As ridership on Southern California's largest bus network has dropped steadily over the last few years, transportation officials have expressed confidence that the decline was temporary and riders would soon return. The Metropolitan Transportation Authority attributed the drop to factors beyond its control, including more people buying cars, cheap gas and a recent state law that allows immigrants who are in the country illegally to obtain driver licenses. Now, transportation officials are considering another explanation for why riders have stopped taking buses: The service isn't good enough. After months of preliminary research, Metro officials acknowledge that Los Angeles County's sprawling bus system isn't working as well for riders as it once did. Metro bus ridership fell 18% in April compared with April 2015.
Gov. Gavin Newsom's administration has set aside nearly 300 state-owned properties that may be turned into emergency housing for homeless people, half of which are in the Bay Area. The inventory was completed under an executive order that Newsom signed in January, directing four state agencies to identify excess state land that could be made available for free to local governments for short-term homeless shelters. Newsom said Wednesday during his homelessness-focused State of the State address that his administration had found 286 eligible properties, including vacant lots, fairgrounds and armories. "Those are available today," he said. "Lease templates are ready to go and we're ready for partnerships. There are 148 potential shelter sites listed in the Bay Area, including 49 in Sonoma County, 36 in Alameda County and 25 in San Mateo County. They are largely empty Caltrans-managed parcels next to state highways, many of which the state has previously identified as potential properties for affordable housing development. One is in San Francisco, next to Interstate 280 near 23rd and Indiana streets. Others include the Redwood City Armory, Napa State Hospital and the Sonoma Developmental Center. With the homeless population surging to more than 151,000 people in the latest state count, and recent polls showing that homelessness has become the top concern of California voters, Newsom is under increasing pressure to act. Because the state is merely making the vacant land available to local governments, however, there is no guarantee the sites will be used for temporary housing for homeless people. Justin Berton, a spokesman for Oakland Mayor Libby Schaaf, said the city has no immediate plans for 18 Oakland properties in the state inventory. But he said Oakland would probably take advantage of them eventually, to expand its community cabin program, designate additional safe parking sites for people sleeping in vehicles, or set up more trailers provided by the state in the January executive order. He said the offer of excess state land is "stripping away all the bureaucracy" for cities like Oakland, which has already been leasing properties from Caltrans for minimal amounts to set up housing for homeless people. But Richmond Mayor Tom Butt said "land is the least of the problems" for communities trying to figure out how to get California's growing homeless population off the streets. He said neither of the Richmond sites identified by the state seem to meet the city's needs for homeless shelters. One appears to be in the middle of a cloverleaf interchange connecting to Interstate 80, which would require that people cross an on-ramp to reach. Butt is unsure whether the other, sandwiched between Interstate 580 and the bay, has adequate access to bus lines, grocery stores, health services and other basic amenities. You've got cars whizzing by there all the time," Butt said.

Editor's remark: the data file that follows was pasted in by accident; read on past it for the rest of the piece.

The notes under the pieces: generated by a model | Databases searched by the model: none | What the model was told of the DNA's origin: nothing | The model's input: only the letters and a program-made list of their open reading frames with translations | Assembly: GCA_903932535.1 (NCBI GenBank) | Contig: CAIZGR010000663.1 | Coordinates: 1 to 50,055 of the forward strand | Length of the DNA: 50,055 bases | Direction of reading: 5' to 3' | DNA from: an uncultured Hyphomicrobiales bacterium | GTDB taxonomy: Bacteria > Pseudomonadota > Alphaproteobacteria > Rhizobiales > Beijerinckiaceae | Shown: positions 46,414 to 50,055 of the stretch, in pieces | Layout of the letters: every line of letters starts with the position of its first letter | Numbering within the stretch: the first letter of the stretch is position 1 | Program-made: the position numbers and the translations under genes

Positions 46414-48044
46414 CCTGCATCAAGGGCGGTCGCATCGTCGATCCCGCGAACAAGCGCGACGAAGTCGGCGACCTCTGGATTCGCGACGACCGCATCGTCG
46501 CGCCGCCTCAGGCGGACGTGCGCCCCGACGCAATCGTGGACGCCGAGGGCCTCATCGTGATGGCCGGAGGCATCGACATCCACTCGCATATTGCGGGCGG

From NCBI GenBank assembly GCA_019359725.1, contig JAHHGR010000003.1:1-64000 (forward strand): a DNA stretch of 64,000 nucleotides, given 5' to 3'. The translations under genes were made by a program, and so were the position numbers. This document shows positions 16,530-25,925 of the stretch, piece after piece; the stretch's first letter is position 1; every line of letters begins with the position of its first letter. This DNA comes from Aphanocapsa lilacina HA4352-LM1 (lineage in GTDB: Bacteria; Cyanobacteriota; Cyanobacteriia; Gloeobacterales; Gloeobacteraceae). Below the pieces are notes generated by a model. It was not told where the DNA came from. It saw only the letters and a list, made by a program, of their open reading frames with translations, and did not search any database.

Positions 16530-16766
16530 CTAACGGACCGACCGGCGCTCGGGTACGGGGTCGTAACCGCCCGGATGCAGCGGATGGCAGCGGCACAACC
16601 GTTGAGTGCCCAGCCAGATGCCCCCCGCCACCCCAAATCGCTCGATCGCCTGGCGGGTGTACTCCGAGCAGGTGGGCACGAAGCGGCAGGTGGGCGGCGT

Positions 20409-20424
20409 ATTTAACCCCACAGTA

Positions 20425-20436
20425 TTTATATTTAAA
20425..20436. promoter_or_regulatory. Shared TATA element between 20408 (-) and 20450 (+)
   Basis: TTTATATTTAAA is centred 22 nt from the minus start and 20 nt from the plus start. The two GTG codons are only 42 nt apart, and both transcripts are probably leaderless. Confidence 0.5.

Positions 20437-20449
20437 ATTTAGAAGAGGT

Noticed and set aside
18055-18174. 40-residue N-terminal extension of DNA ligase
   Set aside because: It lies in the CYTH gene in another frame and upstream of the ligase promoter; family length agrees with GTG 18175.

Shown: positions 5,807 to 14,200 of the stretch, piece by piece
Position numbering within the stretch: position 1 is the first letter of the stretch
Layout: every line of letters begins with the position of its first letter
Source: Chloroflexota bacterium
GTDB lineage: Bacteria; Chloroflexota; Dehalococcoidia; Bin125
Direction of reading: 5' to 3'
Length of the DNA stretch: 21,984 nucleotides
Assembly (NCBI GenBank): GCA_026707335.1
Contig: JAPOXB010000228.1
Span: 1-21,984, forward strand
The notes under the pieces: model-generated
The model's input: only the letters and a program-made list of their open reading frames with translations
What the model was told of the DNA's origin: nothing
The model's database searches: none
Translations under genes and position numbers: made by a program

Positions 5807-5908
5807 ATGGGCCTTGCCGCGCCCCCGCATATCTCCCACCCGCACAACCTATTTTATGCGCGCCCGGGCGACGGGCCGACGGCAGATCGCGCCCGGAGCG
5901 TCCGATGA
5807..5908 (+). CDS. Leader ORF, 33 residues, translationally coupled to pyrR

Waze Carpool, the navigation program's carpooling service, announced Tuesday it will expand to several counties throughout the Bay Area, according to Forbes. Through Waze Carpool, users can connect with other people nearby to easily carpool to and from work. While Waze Carpool was originally limited to the San Francisco area when it launched last year, the updated coverage area includes all nine major counties within the Bay Area, Sacramento County and Monterey County. At the moment, Waze aims to roll out Carpool at a slower pace. Drivers can apply for Carpool by providing basic information that includes a LinkedIn profile and vehicle registration details.